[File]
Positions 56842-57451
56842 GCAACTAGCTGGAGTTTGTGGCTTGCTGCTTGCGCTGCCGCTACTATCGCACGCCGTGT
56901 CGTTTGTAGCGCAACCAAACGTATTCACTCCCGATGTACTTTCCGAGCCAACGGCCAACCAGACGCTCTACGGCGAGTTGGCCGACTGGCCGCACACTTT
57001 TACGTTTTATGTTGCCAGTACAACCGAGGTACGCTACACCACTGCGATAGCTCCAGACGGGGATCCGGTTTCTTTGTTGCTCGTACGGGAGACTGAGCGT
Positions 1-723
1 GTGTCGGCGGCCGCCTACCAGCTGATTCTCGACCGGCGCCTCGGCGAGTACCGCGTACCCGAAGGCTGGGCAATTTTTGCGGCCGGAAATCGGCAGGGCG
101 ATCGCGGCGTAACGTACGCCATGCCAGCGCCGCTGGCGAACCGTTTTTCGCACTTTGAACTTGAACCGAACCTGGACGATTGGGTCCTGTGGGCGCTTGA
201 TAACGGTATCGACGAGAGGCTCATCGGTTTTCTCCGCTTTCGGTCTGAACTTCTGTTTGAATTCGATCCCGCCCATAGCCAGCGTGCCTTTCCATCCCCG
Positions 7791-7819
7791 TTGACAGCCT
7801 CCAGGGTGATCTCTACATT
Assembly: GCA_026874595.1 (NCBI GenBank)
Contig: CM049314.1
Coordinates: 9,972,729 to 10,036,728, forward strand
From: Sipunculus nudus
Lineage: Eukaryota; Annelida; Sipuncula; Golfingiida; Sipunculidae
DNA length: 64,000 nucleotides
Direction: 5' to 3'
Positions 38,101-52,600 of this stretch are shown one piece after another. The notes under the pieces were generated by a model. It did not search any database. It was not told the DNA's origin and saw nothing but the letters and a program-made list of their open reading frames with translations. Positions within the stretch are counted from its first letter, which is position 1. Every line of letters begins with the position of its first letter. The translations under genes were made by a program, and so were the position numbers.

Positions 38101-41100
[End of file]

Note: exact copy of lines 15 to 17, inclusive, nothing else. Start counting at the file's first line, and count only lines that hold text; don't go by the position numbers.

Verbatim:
From: Sipunculus nudus
Lineage: Eukaryota; Annelida; Sipuncula; Golfingiida; Sipunculidae
DNA length: 64,000 nucleotides